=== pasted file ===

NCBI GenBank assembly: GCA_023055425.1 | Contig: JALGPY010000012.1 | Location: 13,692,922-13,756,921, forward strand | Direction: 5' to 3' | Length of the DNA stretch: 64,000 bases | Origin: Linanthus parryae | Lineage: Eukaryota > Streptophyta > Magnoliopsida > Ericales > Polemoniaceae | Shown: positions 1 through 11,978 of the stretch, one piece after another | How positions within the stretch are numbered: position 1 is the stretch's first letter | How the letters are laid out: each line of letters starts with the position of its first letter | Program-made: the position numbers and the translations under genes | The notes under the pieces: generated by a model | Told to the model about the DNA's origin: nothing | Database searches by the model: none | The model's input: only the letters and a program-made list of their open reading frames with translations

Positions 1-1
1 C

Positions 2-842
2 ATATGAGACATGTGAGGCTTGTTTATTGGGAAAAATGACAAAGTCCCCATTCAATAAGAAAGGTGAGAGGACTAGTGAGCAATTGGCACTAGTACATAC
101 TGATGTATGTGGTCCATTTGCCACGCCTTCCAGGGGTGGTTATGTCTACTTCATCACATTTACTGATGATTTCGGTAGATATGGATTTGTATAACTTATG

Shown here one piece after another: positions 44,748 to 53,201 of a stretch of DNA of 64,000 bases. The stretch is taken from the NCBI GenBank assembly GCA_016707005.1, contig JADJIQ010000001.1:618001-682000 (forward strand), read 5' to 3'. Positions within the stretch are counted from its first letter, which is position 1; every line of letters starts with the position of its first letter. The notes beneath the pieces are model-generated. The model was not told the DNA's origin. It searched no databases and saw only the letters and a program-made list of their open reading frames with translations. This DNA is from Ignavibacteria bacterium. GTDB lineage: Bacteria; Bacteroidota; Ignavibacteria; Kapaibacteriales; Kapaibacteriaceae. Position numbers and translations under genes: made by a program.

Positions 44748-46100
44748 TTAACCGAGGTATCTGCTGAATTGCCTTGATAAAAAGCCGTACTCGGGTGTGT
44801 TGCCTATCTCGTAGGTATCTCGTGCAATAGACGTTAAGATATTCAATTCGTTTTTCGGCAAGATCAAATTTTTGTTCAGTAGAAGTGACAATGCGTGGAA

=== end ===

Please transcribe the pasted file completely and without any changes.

NCBI GenBank assembly: GCA_023055425.1 | Contig: JALGPY010000012.1 | Location: 13,692,922-13,756,921, forward strand | Direction: 5' to 3' | Length of the DNA stretch: 64,000 bases | Origin: Linanthus parryae | Lineage: Eukaryota > Streptophyta > Magnoliopsida > Ericales > Polemoniaceae | Shown: positions 1 through 11,978 of the stretch, one piece after another | How positions within the stretch are numbered: position 1 is the stretch's first letter | How the letters are laid out: each line of letters starts with the position of its first letter | Program-made: the position numbers and the translations under genes | The notes under the pieces: generated by a model | Told to the model about the DNA's origin: nothing | Database searches by the model: none | The model's input: only the letters and a program-made list of their open reading frames with translations

Positions 1-1
1 C

Positions 2-842
2 ATATGAGACATGTGAGGCTTGTTTATTGGGAAAAATGACAAAGTCCCCATTCAATAAGAAAGGTGAGAGGACTAGTGAGCAATTGGCACTAGTACATAC
101 TGATGTATGTGGTCCATTTGCCACGCCTTCCAGGGGTGGTTATGTCTACTTCATCACATTTACTGATGATTTCGGTAGATATGGATTTGTATAACTTATG

Shown here one piece after another: positions 44,748 to 53,201 of a stretch of DNA of 64,000 bases. The stretch is taken from the NCBI GenBank assembly GCA_016707005.1, contig JADJIQ010000001.1:618001-682000 (forward strand), read 5' to 3'. Positions within the stretch are counted from its first letter, which is position 1; every line of letters starts with the position of its first letter. The notes beneath the pieces are model-generated. The model was not told the DNA's origin. It searched no databases and saw only the letters and a program-made list of their open reading frames with translations. This DNA is from Ignavibacteria bacterium. GTDB lineage: Bacteria; Bacteroidota; Ignavibacteria; Kapaibacteriales; Kapaibacteriaceae. Position numbers and translations under genes: made by a program.

Positions 44748-46100
44748 TTAACCGAGGTATCTGCTGAATTGCCTTGATAAAAAGCCGTACTCGGGTGTGT
44801 TGCCTATCTCGTAGGTATCTCGTGCAATAGACGTTAAGATATTCAATTCGTTTTTCGGCAAGATCAAATTTTTGTTCAGTAGAAGTGACAATGCGTGGAA